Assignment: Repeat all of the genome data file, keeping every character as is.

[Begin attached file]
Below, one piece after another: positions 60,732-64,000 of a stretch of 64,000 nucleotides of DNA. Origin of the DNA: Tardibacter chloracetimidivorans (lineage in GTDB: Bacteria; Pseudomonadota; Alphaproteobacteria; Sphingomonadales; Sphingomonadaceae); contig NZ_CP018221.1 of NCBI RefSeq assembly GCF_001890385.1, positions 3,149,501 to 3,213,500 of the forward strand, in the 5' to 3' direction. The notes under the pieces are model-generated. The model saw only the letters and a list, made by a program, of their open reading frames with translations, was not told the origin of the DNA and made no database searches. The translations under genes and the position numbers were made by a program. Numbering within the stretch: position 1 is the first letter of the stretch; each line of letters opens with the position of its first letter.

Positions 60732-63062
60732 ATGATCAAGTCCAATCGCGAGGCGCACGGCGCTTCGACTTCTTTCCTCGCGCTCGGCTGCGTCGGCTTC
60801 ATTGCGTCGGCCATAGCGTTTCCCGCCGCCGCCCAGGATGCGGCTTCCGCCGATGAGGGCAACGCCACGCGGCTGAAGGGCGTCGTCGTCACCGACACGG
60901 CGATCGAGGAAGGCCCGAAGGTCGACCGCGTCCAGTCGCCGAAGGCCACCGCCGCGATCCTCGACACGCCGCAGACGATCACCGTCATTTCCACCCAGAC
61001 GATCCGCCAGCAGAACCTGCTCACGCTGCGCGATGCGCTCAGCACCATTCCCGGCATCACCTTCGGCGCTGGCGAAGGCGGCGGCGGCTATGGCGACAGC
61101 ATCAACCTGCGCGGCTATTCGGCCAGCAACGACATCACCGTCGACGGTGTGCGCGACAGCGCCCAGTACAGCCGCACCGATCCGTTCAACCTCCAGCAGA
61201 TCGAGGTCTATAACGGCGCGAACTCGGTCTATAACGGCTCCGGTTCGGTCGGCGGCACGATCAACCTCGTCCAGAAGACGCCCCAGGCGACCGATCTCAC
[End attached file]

Below, one piece after another: positions 60,732-64,000 of a stretch of 64,000 nucleotides of DNA. Origin of the DNA: Tardibacter chloracetimidivorans (lineage in GTDB: Bacteria; Pseudomonadota; Alphaproteobacteria; Sphingomonadales; Sphingomonadaceae); contig NZ_CP018221.1 of NCBI RefSeq assembly GCF_001890385.1, positions 3,149,501 to 3,213,500 of the forward strand, in the 5' to 3' direction. The notes under the pieces are model-generated. The model saw only the letters and a list, made by a program, of their open reading frames with translations, was not told the origin of the DNA and made no database searches. The translations under genes and the position numbers were made by a program. Numbering within the stretch: position 1 is the first letter of the stretch; each line of letters opens with the position of its first letter.

Positions 60732-63062
60732 ATGATCAAGTCCAATCGCGAGGCGCACGGCGCTTCGACTTCTTTCCTCGCGCTCGGCTGCGTCGGCTTC
60801 ATTGCGTCGGCCATAGCGTTTCCCGCCGCCGCCCAGGATGCGGCTTCCGCCGATGAGGGCAACGCCACGCGGCTGAAGGGCGTCGTCGTCACCGACACGG
60901 CGATCGAGGAAGGCCCGAAGGTCGACCGCGTCCAGTCGCCGAAGGCCACCGCCGCGATCCTCGACACGCCGCAGACGATCACCGTCATTTCCACCCAGAC
61001 GATCCGCCAGCAGAACCTGCTCACGCTGCGCGATGCGCTCAGCACCATTCCCGGCATCACCTTCGGCGCTGGCGAAGGCGGCGGCGGCTATGGCGACAGC
61101 ATCAACCTGCGCGGCTATTCGGCCAGCAACGACATCACCGTCGACGGTGTGCGCGACAGCGCCCAGTACAGCCGCACCGATCCGTTCAACCTCCAGCAGA
61201 TCGAGGTCTATAACGGCGCGAACTCGGTCTATAACGGCTCCGGTTCGGTCGGCGGCACGATCAACCTCGTCCAGAAGACGCCCCAGGCGACCGATCTCAC